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Holiday chaos avoided as Monarch handed two-week lifeline

Jake Cordell
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Monarch plane takes off
Monarch has suffered more than a little turbulence in recent years

Beleaguered airline Monarch has been thrown a lifeline with a two-week extension to its permit to sell holidays and flights in the UK.

The Civil Aviation Authority (CAA) said last night it would grant the budget airline a temporary license under the Air Travel Organisers' Licensing (Atol) scheme until mid-October after the company said it was on the brink of lining up its biggest ever cash injection.

Atol protection offers customers guarantees that should the company they booked travel through go bust, they will not be stranded overseas and will not lose out financially. Every company in the UK which sells holidays which involve air travel or standalone flights has to have an Atol license and the CAA only issue them to firms they believe are solvent.

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Monarch's new temporary permit will run until 12 October. In a statement, the air travel regulator said: "The CAA was able to do this by requiring the shareholder to provide additional funding ... Monarch now has 12 days to satisfy the CAA that the group is able to meet the requirements of a full Atol license.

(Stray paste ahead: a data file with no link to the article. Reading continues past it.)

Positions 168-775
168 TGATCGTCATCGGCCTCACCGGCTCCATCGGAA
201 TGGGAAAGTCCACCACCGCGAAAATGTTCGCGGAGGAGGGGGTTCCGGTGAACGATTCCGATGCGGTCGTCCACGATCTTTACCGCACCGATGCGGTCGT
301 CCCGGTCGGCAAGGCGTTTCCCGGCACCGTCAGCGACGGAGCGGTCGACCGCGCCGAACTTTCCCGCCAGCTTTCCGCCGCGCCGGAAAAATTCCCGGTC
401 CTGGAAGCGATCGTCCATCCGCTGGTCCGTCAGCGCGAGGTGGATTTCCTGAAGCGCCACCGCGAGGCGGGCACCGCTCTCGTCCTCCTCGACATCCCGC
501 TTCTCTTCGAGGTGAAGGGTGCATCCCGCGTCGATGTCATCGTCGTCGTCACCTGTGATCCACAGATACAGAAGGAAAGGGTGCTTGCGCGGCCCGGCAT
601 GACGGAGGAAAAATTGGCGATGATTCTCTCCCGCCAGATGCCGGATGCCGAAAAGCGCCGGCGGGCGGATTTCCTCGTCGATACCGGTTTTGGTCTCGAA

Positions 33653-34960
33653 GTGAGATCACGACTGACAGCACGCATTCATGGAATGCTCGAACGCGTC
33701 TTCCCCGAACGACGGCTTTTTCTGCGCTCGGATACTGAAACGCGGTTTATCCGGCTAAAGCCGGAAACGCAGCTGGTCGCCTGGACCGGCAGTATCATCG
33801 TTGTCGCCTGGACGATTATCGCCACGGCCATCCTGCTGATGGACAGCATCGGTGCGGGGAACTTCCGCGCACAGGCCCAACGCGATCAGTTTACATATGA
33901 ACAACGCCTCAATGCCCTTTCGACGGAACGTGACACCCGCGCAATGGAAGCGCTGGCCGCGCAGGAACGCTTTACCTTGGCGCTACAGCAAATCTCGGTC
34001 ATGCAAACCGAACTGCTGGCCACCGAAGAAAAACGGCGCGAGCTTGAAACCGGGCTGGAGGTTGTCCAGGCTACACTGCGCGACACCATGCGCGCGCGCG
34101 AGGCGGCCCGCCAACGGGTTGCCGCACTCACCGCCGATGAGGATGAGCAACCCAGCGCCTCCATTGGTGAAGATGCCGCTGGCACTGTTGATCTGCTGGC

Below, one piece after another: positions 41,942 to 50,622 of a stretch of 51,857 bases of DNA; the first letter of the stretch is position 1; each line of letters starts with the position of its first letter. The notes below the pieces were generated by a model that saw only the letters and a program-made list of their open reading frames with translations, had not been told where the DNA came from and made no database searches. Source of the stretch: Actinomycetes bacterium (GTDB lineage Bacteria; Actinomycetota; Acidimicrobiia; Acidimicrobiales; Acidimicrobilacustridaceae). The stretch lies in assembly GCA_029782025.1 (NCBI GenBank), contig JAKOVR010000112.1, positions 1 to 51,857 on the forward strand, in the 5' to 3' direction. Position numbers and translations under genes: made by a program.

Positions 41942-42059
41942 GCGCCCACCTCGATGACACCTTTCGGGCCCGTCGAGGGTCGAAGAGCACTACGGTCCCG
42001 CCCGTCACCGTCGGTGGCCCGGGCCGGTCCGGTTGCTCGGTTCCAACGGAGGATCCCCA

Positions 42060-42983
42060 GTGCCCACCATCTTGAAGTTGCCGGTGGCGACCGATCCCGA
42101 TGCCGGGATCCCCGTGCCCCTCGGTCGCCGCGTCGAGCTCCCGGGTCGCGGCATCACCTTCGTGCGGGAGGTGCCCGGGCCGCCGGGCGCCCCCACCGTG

"During this period of extension, the CAA will continue to monitor the company."

Monarch, which is owned by turnaround specialists Greybull Capital, said it was due to announce its "largest investment in its 48-year history" which the company plans to use to order a fleet of more than 30 airlines and heave itself out of the financial stress which has plagued them since the financial crisis.

The latest woes come amid falling demand for holidays in Turkey and Egypt in the wake of political unrest. Reports suggest that around 100,000 UK citizens are currently overseas on Monarch holidays.

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